“A number of factors converged to get us into this economic mess,” Greg Miller says. “We need to go back to basics and work through this anxiety and tension that’s keeping people in fear.”
Since early January, credit unions also have stepped up to help finance consumers in the downturn.
After initial pilots, GM andLLC have expanded credit union finance initiatives to all 50 states to offer low-cost loans and special pricing incentives to credit union members.
That opens up more than $160 billion in credit union funding for members of more than 7,800 credit unions nationwide, according to the Michigan Credit Union League.
Wanda Howell, a dealer since 1996, operates Cronic Cars, a dealership chain founded by her father. It sells Chevrolet, Cadillac andbrands in Griffin, GA.
Cronic has turned to credit unions, local banks and other lending programs, including self-finance programs.
Since GMAC comprises about 50% of its financing, customers had difficulty securing loans earlier. The dealership also beefed up its “buy here, pay here” efforts offering special financing for less expensive and high-end used vehicle buyers.
Howell cites the old saying, “What’s good for GM is good for America,” and says its counterpart is true, too: What’s bad for GM is bad for America.
“People are very distressed,” she says. “Atlanta is hard hit on the charts. Everywhere I go, I hear talk of layoffs, people losing their jobs. We’re right in the middle of the storm.
“We’ve seen less interest in Cadillac with our affluent customers, who are taking stock of their portfolios, which are in horrible shape,” she says, expecting credit will loosen up this quarter. “We hope there’s a better message out there in the future.”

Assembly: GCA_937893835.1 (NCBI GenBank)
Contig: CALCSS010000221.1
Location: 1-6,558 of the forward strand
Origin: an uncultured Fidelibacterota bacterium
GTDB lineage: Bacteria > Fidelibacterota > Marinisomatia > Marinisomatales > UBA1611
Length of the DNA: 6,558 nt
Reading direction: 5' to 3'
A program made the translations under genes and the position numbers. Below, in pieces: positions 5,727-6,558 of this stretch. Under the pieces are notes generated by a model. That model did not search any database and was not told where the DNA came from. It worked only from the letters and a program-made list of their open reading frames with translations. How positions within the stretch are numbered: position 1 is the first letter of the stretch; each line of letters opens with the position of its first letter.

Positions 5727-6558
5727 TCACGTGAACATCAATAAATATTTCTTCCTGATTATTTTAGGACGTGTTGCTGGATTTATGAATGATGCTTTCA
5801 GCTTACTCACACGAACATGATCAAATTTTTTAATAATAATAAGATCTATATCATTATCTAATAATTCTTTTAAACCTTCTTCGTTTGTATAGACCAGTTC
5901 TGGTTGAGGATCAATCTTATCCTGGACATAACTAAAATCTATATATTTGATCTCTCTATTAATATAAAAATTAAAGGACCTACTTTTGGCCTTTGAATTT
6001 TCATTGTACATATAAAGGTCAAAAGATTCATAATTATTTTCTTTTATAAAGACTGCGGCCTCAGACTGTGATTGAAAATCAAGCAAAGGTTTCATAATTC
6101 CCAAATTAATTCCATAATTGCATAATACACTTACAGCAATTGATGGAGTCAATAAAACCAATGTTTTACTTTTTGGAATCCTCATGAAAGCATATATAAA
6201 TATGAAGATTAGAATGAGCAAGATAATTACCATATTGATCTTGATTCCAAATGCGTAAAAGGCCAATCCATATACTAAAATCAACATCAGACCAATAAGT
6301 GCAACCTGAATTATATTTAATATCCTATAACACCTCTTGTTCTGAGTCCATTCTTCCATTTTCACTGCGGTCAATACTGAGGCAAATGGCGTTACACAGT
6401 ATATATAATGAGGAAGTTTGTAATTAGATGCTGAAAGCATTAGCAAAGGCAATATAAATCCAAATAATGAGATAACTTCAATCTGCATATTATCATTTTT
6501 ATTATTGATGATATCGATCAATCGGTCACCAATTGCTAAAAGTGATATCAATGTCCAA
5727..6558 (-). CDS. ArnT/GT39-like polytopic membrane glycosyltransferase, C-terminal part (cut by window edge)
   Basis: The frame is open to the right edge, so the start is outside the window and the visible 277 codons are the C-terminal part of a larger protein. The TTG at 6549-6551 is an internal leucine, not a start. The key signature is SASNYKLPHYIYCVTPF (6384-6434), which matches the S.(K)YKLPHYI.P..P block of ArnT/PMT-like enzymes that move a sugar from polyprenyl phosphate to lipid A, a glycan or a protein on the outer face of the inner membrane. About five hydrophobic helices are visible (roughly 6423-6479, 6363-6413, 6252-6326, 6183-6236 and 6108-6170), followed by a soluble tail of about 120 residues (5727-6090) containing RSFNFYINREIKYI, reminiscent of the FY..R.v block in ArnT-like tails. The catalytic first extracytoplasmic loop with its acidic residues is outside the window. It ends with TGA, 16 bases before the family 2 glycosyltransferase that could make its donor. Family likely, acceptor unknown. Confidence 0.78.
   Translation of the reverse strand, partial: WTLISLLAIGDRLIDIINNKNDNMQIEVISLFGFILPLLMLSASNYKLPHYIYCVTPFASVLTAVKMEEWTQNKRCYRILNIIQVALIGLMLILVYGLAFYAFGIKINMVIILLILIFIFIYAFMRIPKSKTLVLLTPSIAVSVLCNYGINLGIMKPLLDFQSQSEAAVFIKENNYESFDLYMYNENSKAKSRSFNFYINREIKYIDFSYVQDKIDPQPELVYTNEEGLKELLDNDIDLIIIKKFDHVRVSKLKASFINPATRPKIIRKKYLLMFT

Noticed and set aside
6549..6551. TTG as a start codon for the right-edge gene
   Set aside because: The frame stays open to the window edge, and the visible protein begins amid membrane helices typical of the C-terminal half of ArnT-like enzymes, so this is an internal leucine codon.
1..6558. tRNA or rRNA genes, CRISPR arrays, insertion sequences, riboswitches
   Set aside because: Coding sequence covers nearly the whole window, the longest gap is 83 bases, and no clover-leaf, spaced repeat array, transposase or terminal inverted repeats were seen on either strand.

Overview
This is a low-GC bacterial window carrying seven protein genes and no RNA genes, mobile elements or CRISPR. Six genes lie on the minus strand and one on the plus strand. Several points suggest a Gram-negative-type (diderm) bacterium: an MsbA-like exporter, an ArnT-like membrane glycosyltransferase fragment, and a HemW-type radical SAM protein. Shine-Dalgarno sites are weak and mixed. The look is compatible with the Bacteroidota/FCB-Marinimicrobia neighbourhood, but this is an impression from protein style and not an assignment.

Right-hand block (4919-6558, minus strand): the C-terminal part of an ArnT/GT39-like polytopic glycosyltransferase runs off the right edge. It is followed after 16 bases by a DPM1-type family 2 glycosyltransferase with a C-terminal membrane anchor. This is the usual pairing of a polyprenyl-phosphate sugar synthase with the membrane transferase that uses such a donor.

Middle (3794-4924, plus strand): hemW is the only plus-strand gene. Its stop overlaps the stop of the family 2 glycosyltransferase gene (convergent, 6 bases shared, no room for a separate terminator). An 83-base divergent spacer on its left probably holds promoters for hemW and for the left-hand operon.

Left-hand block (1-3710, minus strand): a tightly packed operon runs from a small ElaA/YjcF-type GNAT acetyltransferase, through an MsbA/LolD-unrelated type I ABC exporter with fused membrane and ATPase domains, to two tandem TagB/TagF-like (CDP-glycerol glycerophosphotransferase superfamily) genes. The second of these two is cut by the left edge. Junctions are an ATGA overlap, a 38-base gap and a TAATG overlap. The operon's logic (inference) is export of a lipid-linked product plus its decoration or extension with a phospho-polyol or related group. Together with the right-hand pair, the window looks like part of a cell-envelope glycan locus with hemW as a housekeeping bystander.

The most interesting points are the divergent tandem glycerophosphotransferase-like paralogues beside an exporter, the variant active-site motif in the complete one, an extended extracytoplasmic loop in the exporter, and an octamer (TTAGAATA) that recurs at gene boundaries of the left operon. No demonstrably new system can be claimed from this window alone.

Dealer Manuel Gonzalez of Sterling Auto Group in Bryan, TX, blames risk-adverse financial institutions for much of the slump.
“Sales have been declining, so trade values have (decreased),” says Gonzalez, a Cuban native and co-chairman of the GM Minority Dealer Assn.
He has seen his new-car sales (Cadillac, Buick, Pontiac, GMC) decline about 11% in 2008 compared with 2007 and things aren’t looking great this year so far.
“Lenders are being very conservative in the money they are willing to advance consumers (and dealers) for specific vehicles,” Gonzalez says. “Those dealers who have diversified sources of bank, credit and captives have had more success in overcoming the negative market conditions.”
He believes GMAC’s loosened credit restrictions will “help sell more cars.”
Dealers also have been hurt personally by the lack of financing from lending institutions.
“It’s absolutely brutal and unfair,” says Augi DiFeo, who owns White Plains Chrysler Jeep Dodge in White Plains, NY. “We live in a world of extremes. Lenders have run the gamut from earlier being overly lenient to now being overly harsh.”
Despite serving an upscale market region, DiFeo, like other dealers, has been unable to secure loans for his business and expansion needs.
He has been waiting since last July for a bank loan to start building a newdealership near his current facility.
“It’s a dealership that’s in the wings,” DiFeo says. “We’re still pending floor- plan source approval.” Meantime, he’s been renting a temporary facility which does not meet his floor-plan needs.
While Chrysler is struggling, some dealers say they are being pressured to order excess inventory that they can’t move.
Jordan Fraiser of Bessemer Chrysler Jeep Dodge in Birmingham, AL, looks at it another way.
“Chrysler needs to get their plants up and running,” he says. “If dealers get a good marketing game plan together they’re going to come out fine. We have to try to be proactive. This is the hand we are dealt, and we need to support Chrysler in every way.
“After the (presidential) election, people feel better – like there’s hope out there.”
Increased auto sales depends on the economy and governmental stimulus, says Dale Pollack, a former GM dealer turned dealer consultant and founder of, a dealer-support firm.
“I really don’t think that anyone can accurately assess the expected timing of the improvement at this time,” he says. “Short term, it’s about affordability and access to credit. But long term, it’s all about producing desirable products.”